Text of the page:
Practice dilemma - An elderly diabetic refuses to use insulin

Hilda, an elderly patient with diabetes, is poorly controlled on oral hypoglycaemics.

She lives alone, her diet is variable and she is refusing to change to insulin. Although I have explained to her the risks, she remains adamant that she wishes to continue with her current medication. She is becoming more forgetful. I believe she has mild dementia and fear there is little I can do to prevent inevitable complications.

A GP's view: Dr Raj Thakkar is a GP in Wooburn Green, Buckinghamshire
Exploring Hilda's concerns is important in this scenario. Her fears may be laid easily to rest by exploring and addressing each concern in turn, with tailored education and robust support.

Fears often revolve around stigma or about physically administering the insulin. Perhaps she does not appreciate that modern insulin pens simply require the user to 'dial-up' the dose.

Other patients are often a great resource and comfort in these situations.

She may agree to insulin if the drug is administered by district nurses.

Insulin may be perceived as the final stage of the illness, the beginning of the end. Investing time and investigating why she is reluctant to use insulin may prove insightful.

If Hilda has dementia, however, she may not have been able to retain all of the information you gave her to make an informed decision. If this is the case, should she be changed to a new medication that has significant associated risks?

Is she safe to be on her own at all? Have there been any occurrences where she has misused her current medication?

A pragmatic approach should be taken in this situation. Decide if the objective is quality of life and ensuring she is safe or whether she should be medicalised at all costs.

Would she want her family involved in the decision? Does she have an advanced directive? Perhaps it is more appropriate to investigate the cognitive decline before altering her diabetic mediation. After all, she may have a treatable cause, such as hypothyroidism.

A mini mental test score and consideration of medication for dementia could potentially improve her quality of life far more than focusing on insulin.

A medico-legal opinion: Dr Bryony Hooper is a medico-legal advisor for the Medical Protection Society
This is a tricky but not uncommon situation, in which an elderly patient is refusing to accept advice aimed at improving her health.

Patients have the right to make their own decisions about their healthcare, if they are competent to do so. Given the mild dementia, you should assess Hilda's competence to make a decision about her diabetic medication.

Under the Mental Capacity Act, adult patients are assumed to have capacity unless it is established that they do not. To lack capacity the patient must have an impairment of the mind - dementia would be considered such an impairment.

You then need to establish whether Hilda understands the decision to be made and its consequences, and is able to understand and weigh up the relevant information, such as the potential complications of poorly controlled diabetes.

If not, she lacks capacity to make that decision. Capacity should always relate to a specific decision, and can vary over time and with the nature of the decision.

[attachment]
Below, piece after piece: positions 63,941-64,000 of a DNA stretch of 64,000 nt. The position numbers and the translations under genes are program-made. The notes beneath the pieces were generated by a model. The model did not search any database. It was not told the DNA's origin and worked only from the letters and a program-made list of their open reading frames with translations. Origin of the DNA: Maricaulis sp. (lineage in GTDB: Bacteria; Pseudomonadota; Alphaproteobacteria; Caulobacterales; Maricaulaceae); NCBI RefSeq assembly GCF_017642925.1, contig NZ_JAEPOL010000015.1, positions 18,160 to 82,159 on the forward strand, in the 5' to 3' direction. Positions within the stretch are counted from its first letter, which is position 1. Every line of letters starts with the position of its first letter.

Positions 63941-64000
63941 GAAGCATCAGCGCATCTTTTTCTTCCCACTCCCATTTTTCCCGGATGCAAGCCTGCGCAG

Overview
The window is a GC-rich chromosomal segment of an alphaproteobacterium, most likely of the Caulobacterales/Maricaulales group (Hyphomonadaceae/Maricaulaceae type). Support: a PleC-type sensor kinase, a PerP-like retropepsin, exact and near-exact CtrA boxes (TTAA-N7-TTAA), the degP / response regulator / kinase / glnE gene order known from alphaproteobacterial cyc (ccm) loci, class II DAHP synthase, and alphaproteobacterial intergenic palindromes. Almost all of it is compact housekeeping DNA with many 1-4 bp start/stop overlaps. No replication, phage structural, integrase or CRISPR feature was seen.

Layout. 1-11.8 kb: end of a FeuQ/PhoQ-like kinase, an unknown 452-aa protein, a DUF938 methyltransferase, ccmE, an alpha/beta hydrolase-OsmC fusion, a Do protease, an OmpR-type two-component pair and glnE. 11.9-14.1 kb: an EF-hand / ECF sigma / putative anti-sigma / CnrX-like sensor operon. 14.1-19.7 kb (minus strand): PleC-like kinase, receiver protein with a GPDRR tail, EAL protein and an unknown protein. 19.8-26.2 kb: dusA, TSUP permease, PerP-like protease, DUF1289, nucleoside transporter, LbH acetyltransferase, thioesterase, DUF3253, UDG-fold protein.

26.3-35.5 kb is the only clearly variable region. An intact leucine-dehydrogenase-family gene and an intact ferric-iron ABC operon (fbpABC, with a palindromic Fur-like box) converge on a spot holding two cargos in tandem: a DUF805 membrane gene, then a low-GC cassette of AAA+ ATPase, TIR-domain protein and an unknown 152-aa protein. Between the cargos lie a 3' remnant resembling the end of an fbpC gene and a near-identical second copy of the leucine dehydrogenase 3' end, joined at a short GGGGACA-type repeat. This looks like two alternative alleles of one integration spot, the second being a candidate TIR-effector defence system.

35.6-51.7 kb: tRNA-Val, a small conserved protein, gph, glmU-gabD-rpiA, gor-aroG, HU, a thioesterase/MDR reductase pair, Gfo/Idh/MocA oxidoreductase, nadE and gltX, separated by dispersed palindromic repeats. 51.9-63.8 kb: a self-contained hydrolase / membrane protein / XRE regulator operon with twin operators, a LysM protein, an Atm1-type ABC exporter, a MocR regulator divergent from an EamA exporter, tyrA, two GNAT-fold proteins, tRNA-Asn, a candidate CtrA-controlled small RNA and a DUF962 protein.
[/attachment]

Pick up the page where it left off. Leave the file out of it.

If you decide that Hilda lacks capacity, you should act in her best interests. You should still try to involve her in any decision, as well as taking into account the views of others who know her well and anyone who holds an enduring or lasting power of attorney.

If Hilda has capacity, you will need to work with her to consider how her treatment can be optimised. Could her compliance with oral therapy be improved? Would a second opinion from a specialist help? Would it be safe to switch to insulin given her forgetfulness?

Family and friends may be able to help you and Hilda reach a better understanding about her treatment.

In this case, it may be that the management will not be greatly altered by your decision on capacity - imposing a treatment that Hilda does not agree with seems unlikely to be in her best interests, and a negotiated way forward may be the only realistic option.

A patient's view: Rosemary Humphreys, member of the RCGP patient partnership group
The GP seems to have done his or her best to persuade Hilda to change to insulin but perhaps it is worth one more attempt in Hilda's home environment rather than at the surgery.

The GP could emphasise the benefits rather than the risks and try to make Hilda see how much better she would feel if her diabetes were better controlled.

We are not told why Hilda does not want to change to insulin. Maybe it is because she is worried about having to inject herself, which for most people is a daunting prospect and perhaps even more so for an older person living alone.

If possible, a diabetes nurse at the practice could talk to Hilda and show her what the new procedure would entail. If Hilda does change treatment, consider if community nurse support could be offered for the first few days of the new regime until Hilda feels more comfortable with the routine.

If this fails the GP could ask Hilda if it would help if they talked together with a relative present. It may be reassuring for her to talk a patient who is already on insulin.

Perhaps Hilda's diabetes is poorly controlled because she is not taking her oral hypoglycaemics appropriately (especially given the suspected mild dementia).

If she remains adamant about not changing to insulin, it might help if her medication was provided on a monitored dosage system and a relative or carer checked whether it was being taken.

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